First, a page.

The Samurai Warrior

The samurai ideal was that of a stoic warrior who followed a code of conduct that held bravery, honour and personal loyalty above his own life. Military dishonour and defeat was to be avoided at all costs. Where this was not possible, ritual suicide by disembowelment should be performed. But the samurai culture is also credited with helping to popularise some of the Japanese traditions still found today, such as the tea ceremony and even flower arranging.

MEMPO Covering all or part of the face, most of these masks had a small hole under the chin to drain sweat. KABUTO A samurai’s helmet was a status symbol as well as a means of protection. YODARE-KAKE Usually made from rows of iron or leather plates, the yodare-kake protected the throat. TEKKO Padded gloves protected the hands from enemy blades. KOTE Armoured sleeves were attached to a padded cloth backing and laced onto the arm. KUSAZURI A skirt of plates attached to a leather belt and laced to the bottom of the chest armour protected the hips, groin and posterior. YUMI By the 3rd century BC, the samurai bow (yumi) measured nearly two metres. Its string (tsuru) was usually made of hemp. SUNEATE To protect the lower part of the tight. It was worn under the Kusazuri. KATANA A very long sword, often measuring over 61cm.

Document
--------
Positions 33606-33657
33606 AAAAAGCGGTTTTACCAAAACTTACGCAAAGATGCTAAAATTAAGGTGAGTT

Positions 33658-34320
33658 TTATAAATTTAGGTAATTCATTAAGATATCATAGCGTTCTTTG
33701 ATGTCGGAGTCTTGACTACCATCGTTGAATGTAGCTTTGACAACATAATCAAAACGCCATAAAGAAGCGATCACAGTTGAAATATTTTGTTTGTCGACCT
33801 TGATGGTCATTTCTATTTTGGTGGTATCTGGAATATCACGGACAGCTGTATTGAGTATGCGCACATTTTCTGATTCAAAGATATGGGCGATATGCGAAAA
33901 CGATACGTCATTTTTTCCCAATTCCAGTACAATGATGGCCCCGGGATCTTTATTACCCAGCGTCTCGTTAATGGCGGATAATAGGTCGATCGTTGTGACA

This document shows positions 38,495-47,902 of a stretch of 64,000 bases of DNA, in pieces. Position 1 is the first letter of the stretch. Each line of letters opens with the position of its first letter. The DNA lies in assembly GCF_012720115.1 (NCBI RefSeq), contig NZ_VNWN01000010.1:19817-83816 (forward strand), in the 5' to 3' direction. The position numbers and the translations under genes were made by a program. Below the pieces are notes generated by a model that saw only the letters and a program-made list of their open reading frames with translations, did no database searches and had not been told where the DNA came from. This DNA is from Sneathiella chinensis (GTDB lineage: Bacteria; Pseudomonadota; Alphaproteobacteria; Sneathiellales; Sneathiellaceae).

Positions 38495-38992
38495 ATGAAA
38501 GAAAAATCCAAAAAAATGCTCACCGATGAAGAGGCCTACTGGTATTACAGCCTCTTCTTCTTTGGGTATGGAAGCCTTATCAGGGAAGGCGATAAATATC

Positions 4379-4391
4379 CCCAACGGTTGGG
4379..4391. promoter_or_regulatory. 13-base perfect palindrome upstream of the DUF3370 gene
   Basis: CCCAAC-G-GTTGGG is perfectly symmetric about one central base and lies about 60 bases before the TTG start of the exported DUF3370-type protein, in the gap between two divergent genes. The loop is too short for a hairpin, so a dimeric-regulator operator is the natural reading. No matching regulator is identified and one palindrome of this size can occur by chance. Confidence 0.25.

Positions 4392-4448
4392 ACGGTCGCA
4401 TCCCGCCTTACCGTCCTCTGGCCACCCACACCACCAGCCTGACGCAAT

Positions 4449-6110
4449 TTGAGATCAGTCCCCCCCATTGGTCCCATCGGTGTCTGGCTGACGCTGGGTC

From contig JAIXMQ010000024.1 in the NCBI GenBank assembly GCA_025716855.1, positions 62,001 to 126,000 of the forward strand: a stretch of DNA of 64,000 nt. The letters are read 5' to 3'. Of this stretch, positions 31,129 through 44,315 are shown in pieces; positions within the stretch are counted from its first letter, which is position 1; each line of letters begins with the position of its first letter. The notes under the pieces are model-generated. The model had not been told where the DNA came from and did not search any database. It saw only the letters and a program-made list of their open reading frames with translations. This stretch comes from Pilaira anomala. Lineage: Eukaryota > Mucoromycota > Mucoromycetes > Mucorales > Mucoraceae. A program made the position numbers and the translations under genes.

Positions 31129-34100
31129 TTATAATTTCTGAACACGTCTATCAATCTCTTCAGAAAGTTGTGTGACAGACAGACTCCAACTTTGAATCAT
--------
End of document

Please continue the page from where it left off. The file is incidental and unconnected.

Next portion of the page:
THE WEAPONS Samurai warriors used two swords, as a symbol as distinction of the samurai caste. ese started o straight but were later curved for resistance and sharpness.
THE ORIGIN OF THE SAMURAI Originally a term used to describe aristocratic warriors (known as bushi), the word samurai eventually became associated with members of Japan’s warrior class who dominated government between the 12th and 19th centuries. e rituals, cultures and the code of honour of the samurai evolved during Japan’s many historical periods.